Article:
Using telemetry from Symantec’s anti-virus and intrusion-protection products, made available to researchers through the WINE platform, we reconstructed 19 million downloader graphs, reflecting the download activity on 5 million Windows hosts around the world. We found that, when the graph diameter (the maximum length of the shortest path between two nodes) is 3 and above, 84% of graphs correspond to malware download activity. Similarly, almost 88% of the graphs that grow slowly (average inter-download time > 1.5 days/node) represent malicious downloads. Surprisingly, we also found that 55.5% of malicious downloaders are digitally signed, and 22.4% have valid X.509 certificates. This practice likely stems from a desire to evade detection, as benign software is usually signed; for example, Stuxnet was not detected by anti-virus programs because it was signed with a legitimate, but compromised, certificate.
Building on these insights, we implemented a system for downloader graph analytics.
We trained a machine learning classifier, using 16 features extracted from the downloader graphs, to detect the sub-graphs that likely correspond to malware distribution (e.g.,
IG(C) in the example).
When designing such a system, we must consider the fact that different types of malware may produce downloader graphs with different properties; from the point of view of a classifier trying to label each graph as benign or malicious, this means that the training data has high variability or many outliers.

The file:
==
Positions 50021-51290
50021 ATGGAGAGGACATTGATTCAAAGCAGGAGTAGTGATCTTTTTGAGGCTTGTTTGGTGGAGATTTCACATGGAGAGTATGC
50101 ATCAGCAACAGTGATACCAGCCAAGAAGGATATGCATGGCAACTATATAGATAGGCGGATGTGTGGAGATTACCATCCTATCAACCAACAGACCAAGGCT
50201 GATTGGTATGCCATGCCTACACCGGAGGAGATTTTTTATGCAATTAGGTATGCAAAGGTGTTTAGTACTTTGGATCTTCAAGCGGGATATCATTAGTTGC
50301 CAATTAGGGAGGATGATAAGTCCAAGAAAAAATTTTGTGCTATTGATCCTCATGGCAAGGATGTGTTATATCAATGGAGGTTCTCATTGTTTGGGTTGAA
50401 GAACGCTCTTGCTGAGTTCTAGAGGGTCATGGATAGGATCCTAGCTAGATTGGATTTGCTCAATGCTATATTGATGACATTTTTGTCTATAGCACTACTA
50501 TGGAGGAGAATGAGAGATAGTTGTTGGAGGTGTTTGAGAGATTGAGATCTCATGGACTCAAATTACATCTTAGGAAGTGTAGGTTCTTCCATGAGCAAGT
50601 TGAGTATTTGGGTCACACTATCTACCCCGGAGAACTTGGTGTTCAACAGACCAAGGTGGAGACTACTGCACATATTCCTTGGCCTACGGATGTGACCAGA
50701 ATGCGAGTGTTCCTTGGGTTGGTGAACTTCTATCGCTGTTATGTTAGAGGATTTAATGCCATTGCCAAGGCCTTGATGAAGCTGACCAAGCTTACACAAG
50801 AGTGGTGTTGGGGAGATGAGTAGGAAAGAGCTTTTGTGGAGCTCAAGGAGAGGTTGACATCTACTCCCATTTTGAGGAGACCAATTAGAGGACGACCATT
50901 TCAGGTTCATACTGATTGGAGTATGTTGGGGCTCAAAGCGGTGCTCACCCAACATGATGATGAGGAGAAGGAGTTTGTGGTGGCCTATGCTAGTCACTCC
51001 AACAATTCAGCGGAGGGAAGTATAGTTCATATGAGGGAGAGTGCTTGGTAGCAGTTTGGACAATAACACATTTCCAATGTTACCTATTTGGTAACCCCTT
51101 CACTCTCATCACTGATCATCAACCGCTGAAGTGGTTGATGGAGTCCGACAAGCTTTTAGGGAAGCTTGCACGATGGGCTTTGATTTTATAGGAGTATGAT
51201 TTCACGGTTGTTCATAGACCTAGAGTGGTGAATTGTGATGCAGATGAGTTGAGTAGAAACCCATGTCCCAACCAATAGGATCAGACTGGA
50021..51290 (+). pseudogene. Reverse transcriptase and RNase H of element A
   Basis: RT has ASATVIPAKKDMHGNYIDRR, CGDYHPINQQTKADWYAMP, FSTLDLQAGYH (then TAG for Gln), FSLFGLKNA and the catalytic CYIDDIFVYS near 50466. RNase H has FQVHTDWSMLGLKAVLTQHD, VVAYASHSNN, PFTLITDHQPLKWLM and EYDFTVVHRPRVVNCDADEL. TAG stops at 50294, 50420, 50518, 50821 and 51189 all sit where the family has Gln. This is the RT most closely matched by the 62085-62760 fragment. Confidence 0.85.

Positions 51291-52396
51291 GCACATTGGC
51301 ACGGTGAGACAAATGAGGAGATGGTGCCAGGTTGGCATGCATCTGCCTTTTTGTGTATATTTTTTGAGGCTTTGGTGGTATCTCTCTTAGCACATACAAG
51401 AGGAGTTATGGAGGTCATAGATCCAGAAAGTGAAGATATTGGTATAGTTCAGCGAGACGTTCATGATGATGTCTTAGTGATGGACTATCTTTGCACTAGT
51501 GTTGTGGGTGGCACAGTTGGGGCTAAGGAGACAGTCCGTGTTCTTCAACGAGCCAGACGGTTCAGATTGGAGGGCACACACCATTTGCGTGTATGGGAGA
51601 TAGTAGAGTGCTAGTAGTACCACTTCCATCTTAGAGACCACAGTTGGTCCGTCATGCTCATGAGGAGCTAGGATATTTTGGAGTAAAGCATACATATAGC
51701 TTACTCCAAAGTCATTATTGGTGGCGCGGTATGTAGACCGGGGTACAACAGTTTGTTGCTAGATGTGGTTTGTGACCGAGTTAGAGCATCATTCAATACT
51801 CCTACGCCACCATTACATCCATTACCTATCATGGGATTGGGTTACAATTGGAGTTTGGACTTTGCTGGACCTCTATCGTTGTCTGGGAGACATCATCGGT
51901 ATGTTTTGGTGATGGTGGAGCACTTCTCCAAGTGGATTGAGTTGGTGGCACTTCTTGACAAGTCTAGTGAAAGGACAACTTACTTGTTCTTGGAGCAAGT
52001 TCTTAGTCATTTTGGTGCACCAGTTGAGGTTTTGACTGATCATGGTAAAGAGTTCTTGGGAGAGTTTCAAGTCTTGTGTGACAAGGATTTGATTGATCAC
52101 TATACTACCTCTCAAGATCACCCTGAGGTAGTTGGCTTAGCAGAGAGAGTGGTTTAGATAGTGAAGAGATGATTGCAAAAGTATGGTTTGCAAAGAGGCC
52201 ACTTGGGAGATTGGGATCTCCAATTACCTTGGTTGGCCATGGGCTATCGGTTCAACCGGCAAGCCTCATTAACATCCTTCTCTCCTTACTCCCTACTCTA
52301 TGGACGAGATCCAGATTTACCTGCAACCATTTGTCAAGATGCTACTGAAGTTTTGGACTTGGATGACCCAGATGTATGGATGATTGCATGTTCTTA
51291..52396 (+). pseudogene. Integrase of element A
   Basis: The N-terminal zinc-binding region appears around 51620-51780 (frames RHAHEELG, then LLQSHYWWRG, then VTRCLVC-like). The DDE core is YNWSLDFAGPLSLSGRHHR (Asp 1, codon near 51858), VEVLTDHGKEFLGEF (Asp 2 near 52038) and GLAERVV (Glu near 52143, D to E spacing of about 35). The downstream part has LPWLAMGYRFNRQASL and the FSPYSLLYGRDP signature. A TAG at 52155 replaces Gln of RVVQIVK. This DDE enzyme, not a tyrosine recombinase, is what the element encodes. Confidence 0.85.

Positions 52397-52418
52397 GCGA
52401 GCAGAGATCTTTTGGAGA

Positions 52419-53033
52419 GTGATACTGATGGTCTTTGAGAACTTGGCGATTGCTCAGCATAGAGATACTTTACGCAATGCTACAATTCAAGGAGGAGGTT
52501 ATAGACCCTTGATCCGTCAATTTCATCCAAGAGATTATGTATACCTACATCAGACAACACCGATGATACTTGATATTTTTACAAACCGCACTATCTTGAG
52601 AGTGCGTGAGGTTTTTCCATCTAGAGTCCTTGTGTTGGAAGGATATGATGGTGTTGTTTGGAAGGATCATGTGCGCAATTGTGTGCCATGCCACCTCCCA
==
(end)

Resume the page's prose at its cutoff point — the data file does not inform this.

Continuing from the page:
Given these constraints, we used a random forest classifier, which is robust to outliers and can scale to large volumes of data.
Intuitively, a random forest consists of a set of decision trees, where each tree is trained using only a subset of features (randomly chosen); we can expect that different decision trees will specialize on different subclasses of malicious and benign programs and will champion their cause in the final classification.
Our system achieves a 96.0% true-positive rate, with a 1.0% false-positive rate. The area under the ROC curve is 0.998. Moreover, our system detects malware about 9 days, on average, before the first detection recorded by Virus Total. Interestingly, the more anti-virus products in Virus Total agree that a sample is malicious, the earlier we are able to detect it (up to a point where 60% of the products are in agreement). The figure on the left illustrates this result. For files considered malicious by 60% of the engines invoked by Virus Total, our detection lead time is nearly 50 days. The full details of our system’s design and evaluation are in the paper [CCS 2015].
These results illustrate the opportunity for incorporating downloader graph analytics in malware detection systems. They also have important implications for attack attribution: the proportion of malware downloaders that have digital signatures suggests that the organizations responsible for a large part of the malware download activity identify themselves voluntarily by signing their droppers.
[CCS 2015] B. J. Kwon, J. Mondal, J. Jang, L. Bilge, and T. Dumitraș, “The Dropper Effect: Insights into Malware Distribution with Downloader Graph Analytics,” in ACM Conference on Computer and Communications Security (CCS), Denver, CO, 2015, pp. 1118–1129.